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JOHN GAUL & EVELYN GAUL v. CONSOLIDATED RAIL CORPORATION (04/04/89)

filed: April 4, 1989.

JOHN GAUL & EVELYN GAUL, ADMINISTRATORS OF THE ESTATE OF RICHARD GAUL, DECEASED, AND JOHN GAUL & EVELYN GAUL, H/W, IN THEIR OWN RIGHT, APPELLANTS,
v.
CONSOLIDATED RAIL CORPORATION



Appeal from the Order Entered July 10, 1988 in the Court of Common Pleas of Philadelphia County, Civil, No. 6169 November Term 1982.

COUNSEL

Stephen H. Skale, Philadelphia, for appellants.

D. Donald Jamieson, Philadelphia, for appellee.

Cirillo, President Judge, and Beck and Tamilia, JJ.

Author: Cirillo

[ 383 Pa. Super. Page 253]

This is an appeal from an order of the Court of Common Pleas of Philadelphia County denying the removal of a compulsory non-suit and entering judgment in favor of the appellee Consolidated Rail Corporation [Conrail]. We affirm.

This case arises out of the death of plaintiffs/appellants John and Evelyn Gaul's son, Richard Gaul, on the evening of November 26, 1980. Richard was run over and killed by a train travelling westward from Philadelphia to Reading on Conrail's Norristown line. From testimony adduced at trial, it appears that at the time of the accident, Richard was lying motionless in the center of the track, with his head pointing to the east and his feet to the west, with his arms at his side, and his legs together. It was dark at the time of the accident, and Richard was not at a regular railroad crossing when he was struck. The Gauls brought suit against Conrail, alleging that it knew or should have known of Richard's presence in a place of imminent danger or peril, and that it willfully, wantonly, recklessly, and negligently failed to halt the train before it ran over him. Although they did not plead the doctrine of permissive crossing in their complaint, they were permitted to do so at trial.

[ 383 Pa. Super. Page 254]

The Gauls called as on cross-examination John Dillon, the operator of the train which hit Richard.*fn1 He testified that he saw what appeared to be a "stub tie" on the tracks approximately fifty to seventy-five feet ahead of the train, and began to slow the train. When he was thirty feet from the object, and travelling at a speed of approximately thirty miles per hour, he realized that the object was a person lying on his or her back. He then put the brake into the emergency position. The train came to a stop roughly one hundred to one hundred and fifty feet after the emergency brake was put on. Dillon also testified that there was a pathway, worn with use, on one side of the tracks in the area where Richard was lying, which he had seen in use "a couple times a week" over the six years in which he had been working that particular route for Conrail.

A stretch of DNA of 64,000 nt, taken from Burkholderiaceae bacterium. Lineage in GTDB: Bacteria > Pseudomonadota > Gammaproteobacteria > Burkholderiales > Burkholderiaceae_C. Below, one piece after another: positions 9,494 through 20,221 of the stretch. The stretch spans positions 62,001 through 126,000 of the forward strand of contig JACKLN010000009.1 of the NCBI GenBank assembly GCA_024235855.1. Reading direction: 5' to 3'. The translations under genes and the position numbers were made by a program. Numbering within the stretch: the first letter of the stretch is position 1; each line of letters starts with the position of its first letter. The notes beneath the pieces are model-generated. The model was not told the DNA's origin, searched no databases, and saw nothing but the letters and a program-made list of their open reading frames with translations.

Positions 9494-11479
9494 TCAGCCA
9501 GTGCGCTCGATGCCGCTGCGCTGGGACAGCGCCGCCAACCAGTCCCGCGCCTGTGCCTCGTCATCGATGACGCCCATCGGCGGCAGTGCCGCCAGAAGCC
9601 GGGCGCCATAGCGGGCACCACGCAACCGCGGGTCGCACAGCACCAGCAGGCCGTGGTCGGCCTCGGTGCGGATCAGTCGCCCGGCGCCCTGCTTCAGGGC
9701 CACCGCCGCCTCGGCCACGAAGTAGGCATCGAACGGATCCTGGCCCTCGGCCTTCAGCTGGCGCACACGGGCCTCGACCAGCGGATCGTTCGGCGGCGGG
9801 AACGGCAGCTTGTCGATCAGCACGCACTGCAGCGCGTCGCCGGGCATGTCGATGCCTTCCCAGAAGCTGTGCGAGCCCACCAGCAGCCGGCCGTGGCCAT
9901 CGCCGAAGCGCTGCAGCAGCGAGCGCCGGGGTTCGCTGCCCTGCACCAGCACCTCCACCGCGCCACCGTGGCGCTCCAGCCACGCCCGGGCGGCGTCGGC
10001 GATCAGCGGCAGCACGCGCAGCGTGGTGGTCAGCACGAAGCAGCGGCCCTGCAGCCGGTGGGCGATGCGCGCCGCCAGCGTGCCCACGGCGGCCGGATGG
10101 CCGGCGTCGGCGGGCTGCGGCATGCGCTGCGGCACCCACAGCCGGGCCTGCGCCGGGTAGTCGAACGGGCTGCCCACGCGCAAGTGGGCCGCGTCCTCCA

At the close of the Gauls' case on liability, Conrail moved for a non-suit, and its motion was granted by the court. The court found that the evidence produced was insufficient to show that a permissive crossing existed, and, further, even if the evidence had been sufficient, Richard was not using the crossing in a permissible manner, rather, he was lying on the tracks. Therefore, he was not entitled to the duty of care owed to persons using permissive crossings. The Gauls made a timely motion for removal of the non-suit, which was denied. The Gauls then appealed to this court.

[ 383 Pa. Super. Page 255]

On appeal, the Gauls argue that the evidence of permissive use of Conrail's railroad tracks was sufficient to present a jury question as to the existence of a permissive crossing. Secondly, they argue that the trial court erred in finding that because Richard was lying on the tracks rather than actively walking across them he was not owed the duty of care given a person in a permissive crossing. Lastly, they contend that even if the evidence presented at trial was insufficient to prove a permissive crossing, the court should have permitted the question of wanton or willful misconduct to go to the jury.